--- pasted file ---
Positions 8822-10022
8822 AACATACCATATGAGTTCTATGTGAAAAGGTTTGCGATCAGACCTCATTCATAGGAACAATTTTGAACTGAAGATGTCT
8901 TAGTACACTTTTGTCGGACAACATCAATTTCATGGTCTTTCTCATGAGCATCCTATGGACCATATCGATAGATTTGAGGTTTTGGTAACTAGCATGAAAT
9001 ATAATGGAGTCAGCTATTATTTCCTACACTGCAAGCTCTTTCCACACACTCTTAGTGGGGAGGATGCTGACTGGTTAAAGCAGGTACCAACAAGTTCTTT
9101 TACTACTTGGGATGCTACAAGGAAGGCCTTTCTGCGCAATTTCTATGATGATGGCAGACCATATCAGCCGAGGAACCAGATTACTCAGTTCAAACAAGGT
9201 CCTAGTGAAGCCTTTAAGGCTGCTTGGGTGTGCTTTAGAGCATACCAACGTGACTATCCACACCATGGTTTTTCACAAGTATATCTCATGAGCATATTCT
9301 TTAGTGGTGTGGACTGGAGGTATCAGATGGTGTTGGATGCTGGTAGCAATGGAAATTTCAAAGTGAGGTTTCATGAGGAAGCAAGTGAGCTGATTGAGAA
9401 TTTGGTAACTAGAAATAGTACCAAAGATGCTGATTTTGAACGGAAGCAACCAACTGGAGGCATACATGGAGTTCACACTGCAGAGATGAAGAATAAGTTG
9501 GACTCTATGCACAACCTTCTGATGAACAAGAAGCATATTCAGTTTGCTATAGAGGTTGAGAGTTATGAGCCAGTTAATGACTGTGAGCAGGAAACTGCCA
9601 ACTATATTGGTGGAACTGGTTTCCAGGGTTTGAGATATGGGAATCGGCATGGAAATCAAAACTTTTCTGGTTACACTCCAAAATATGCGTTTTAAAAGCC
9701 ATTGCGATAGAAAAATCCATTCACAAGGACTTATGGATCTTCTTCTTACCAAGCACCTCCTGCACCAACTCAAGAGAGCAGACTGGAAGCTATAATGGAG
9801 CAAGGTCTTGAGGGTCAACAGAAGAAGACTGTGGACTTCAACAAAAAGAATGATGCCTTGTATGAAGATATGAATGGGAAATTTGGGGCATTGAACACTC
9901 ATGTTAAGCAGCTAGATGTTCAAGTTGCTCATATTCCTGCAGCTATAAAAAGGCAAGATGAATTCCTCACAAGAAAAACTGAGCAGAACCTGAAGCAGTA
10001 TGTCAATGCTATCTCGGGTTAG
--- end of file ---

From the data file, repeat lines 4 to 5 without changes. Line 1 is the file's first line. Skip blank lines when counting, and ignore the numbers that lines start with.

9001 ATAATGGAGTCAGCTATTATTTCCTACACTGCAAGCTCTTTCCACACACTCTTAGTGGGGAGGATGCTGACTGGTTAAAGCAGGTACCAACAAGTTCTTT
9101 TACTACTTGGGATGCTACAAGGAAGGCCTTTCTGCGCAATTTCTATGATGATGGCAGACCATATCAGCCGAGGAACCAGATTACTCAGTTCAAACAAGGT